1. Wow Christine! Thanks for the link love and the very very kind words!

    I am so with you on the value of being a member of this internet writing community. Like you, I have sometimes found intestinal fortitude hard to come by, so all the sharing and lessons learned is a huge encouragement.

    As for writing a better book than Stephenie Meyer, I'm on it!

    Thanks again.

  2. You're welcome, Jon Paul, and I truly cannot thank you enough for your service.

    I am also buttering you up (just a little) to ask if you would consider being a beta reader for me when my revisions are done. I need military guy perspective on my Rangers and soldiers. Even though it's fantasy and set in a medieval-type world, I want to be sure I'm not making stupid errors in my fight and battle scenes. So, your feedback would be appreciated.

    Bane has been helpful, too, in looking over some of the chapters. He's an Army brat, I think.

  3. link love. great. i'll have to check some of these out. as far as why didn't you find these blogs when you were first starting, i feel the same way. i wrote my first book virtually alone, until i met Kristal and then you.

    glad i was there for you when you were struggling with whatever draft you were on. but i'm also glad you've found all these blogging friends to encourage you now.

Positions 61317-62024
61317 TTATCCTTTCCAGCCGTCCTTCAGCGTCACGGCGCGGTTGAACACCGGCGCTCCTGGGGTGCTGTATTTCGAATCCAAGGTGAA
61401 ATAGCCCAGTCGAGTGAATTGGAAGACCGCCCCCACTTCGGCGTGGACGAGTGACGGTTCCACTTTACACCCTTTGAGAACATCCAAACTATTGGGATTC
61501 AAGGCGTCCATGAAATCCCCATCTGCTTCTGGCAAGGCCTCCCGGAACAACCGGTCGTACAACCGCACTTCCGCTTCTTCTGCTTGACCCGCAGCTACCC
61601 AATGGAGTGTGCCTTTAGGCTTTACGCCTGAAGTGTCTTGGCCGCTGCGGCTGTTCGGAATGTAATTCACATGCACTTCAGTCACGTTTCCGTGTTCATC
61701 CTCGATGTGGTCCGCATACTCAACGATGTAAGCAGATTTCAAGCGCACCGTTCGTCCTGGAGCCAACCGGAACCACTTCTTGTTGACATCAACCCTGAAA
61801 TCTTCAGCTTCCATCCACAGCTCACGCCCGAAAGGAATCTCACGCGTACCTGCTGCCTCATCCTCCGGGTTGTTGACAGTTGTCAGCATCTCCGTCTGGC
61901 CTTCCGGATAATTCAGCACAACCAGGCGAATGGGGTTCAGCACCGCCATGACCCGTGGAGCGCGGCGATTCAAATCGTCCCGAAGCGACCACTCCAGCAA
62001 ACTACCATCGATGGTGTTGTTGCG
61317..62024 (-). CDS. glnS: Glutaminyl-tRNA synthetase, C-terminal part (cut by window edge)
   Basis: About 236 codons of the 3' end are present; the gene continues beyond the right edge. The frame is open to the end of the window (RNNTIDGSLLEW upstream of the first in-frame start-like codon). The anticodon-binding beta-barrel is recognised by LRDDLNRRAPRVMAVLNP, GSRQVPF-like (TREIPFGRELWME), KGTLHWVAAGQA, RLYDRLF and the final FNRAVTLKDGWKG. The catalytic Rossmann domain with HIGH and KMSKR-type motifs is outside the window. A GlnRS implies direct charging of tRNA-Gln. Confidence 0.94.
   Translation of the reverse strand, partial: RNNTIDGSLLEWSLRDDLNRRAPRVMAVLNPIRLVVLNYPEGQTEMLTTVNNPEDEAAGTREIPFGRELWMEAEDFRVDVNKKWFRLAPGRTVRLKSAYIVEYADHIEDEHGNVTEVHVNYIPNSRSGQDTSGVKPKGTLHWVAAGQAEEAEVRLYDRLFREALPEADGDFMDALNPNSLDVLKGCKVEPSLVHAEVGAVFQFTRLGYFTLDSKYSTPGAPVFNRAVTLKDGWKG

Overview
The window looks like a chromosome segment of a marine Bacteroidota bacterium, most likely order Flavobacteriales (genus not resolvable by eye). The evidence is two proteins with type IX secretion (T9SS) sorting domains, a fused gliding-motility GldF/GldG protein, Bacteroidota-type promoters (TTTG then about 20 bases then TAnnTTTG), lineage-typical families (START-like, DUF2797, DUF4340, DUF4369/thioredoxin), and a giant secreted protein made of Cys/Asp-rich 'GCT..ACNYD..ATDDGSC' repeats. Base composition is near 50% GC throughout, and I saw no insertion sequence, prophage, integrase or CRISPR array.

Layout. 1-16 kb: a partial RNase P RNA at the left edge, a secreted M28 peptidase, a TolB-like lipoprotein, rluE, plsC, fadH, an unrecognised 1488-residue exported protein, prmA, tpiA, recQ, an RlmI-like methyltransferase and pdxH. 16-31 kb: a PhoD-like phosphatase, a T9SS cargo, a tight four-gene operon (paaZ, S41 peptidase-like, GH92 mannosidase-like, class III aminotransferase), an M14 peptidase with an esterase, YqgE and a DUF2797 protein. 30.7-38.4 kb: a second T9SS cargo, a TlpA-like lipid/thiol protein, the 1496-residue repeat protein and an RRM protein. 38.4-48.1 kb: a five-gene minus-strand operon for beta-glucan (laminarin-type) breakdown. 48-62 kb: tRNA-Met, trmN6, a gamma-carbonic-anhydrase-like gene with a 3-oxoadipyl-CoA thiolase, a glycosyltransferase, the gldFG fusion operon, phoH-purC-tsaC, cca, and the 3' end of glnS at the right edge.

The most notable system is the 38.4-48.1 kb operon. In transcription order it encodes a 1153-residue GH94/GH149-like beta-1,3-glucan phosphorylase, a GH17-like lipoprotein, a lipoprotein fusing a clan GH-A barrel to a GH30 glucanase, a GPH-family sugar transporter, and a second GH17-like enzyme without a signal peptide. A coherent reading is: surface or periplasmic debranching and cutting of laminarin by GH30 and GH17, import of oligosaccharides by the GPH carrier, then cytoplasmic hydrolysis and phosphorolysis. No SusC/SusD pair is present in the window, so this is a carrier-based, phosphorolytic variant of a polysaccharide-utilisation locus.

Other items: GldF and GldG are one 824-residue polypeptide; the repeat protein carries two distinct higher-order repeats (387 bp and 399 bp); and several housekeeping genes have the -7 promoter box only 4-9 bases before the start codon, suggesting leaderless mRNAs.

4. Michelle, you were my first and best blogging friend. You are the only person who has read an entire draft of The Golden Gryphon, including those scenes that will (ahem!) NEVER be published!

  5. Thanks for the link love. What a great idea. I'm going to have to introduce myself around.

  6. Thanks for the mention, Christine! That's very kind. As for when I find the time to do it...talking about writing flows out of me and there's no stopping it. And I schedule lots of posts in advance!

  7. I have to agree; I'm falling in love with the internet. At least, the blogging community. I don't know how I got through the first drafts without this wonderful world.

    What a wonderful experience; having a movie producer ask for the script. Says a lot about your story concept. Kudos!

    And thanks for the links. I missed a couple of those postings.


  8. Thanks, Donna. But I just have to clarify that the guy I met isn't a movie producer. He owns a small production company that mainly makes commercials. He asked for the script before he knew what it was about, and didn't really listen to my explanation. I think he was just fishing for projects. But it still felt good to be able to tell him without hesitating.

    To be honest, I don't even know for sure that he even is who he says he is. He could have just been trying to impress me. He's my dad's next door neighbor.


I apologize for the word verification. I hate it, but the spammers made me do it.